Various parts of the Ellenburger (Cambro-Ordovician) formation have been penetrated within the West Texas area bounded by Latitude 32° and 30° and Longitude 101° and 103°. The formation consists of fine to coarsely crystalline dolomites and dense limestones. These lithologic units are of little value even in local correlations when accurate work is desired.
A careful study has been made of the insoluble residues from most of the well cuttings available. The chief criterion for correlations is chert. Four main classes of chert are recognized: smooth, granular, chalky, and drusy. Each class may have several secondary characteristics, and gradational types are present. From this work the complete Ellenburger section, which is approximately 1,335 feet thick in western Crane County, has been divided into five zones.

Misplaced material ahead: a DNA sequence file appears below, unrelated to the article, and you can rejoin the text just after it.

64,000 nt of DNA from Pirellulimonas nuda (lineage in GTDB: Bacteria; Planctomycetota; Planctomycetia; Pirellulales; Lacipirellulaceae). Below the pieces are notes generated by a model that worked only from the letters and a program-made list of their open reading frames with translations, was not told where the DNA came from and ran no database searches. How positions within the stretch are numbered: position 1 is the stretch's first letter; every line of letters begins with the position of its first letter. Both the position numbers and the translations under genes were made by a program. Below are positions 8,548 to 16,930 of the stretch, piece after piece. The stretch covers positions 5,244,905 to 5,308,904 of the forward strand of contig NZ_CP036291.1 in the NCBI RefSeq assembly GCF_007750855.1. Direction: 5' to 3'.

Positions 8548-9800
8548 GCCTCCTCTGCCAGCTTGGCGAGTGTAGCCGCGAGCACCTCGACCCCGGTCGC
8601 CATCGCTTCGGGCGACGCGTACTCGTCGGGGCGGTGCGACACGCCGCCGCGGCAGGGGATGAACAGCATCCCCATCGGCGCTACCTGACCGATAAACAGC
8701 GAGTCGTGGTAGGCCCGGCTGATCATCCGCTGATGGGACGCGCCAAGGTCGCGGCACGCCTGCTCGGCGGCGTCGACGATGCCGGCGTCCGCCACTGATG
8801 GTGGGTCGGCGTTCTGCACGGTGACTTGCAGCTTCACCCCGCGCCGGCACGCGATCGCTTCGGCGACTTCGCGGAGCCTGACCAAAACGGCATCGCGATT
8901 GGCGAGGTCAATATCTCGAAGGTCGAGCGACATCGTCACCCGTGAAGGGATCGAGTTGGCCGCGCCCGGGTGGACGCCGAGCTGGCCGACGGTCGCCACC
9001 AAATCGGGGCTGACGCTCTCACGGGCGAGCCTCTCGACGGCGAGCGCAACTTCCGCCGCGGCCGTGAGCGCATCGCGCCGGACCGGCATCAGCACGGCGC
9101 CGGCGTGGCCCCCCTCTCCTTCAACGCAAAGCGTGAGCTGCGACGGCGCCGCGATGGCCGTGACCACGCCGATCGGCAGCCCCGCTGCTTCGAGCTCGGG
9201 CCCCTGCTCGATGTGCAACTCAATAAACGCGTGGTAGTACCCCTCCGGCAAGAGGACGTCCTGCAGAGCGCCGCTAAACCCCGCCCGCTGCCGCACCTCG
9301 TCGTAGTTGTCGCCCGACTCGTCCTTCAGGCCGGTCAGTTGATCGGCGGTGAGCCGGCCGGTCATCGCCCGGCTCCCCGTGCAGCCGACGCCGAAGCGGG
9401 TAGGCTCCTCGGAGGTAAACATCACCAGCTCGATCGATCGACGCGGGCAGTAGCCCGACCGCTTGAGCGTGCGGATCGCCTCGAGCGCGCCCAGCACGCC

Chert zones have made it possible to locate accurately the stratigraphic position entered in the dolomite section. The upper part of the Ellenburger has been truncated in four wells in the Big Lake field (Reagan County). Restoration of the truncated part shows the axis of the folding to be parallel with the Permian folding (San Andres) which extends northwest and southeast rather than north and south.
Approximately 275 feet of Ellenburger is absent from the base against the Apco Ridge (Pecos County) probably due to overlap, and about 900 feet has been eroded from the top of the section in this area.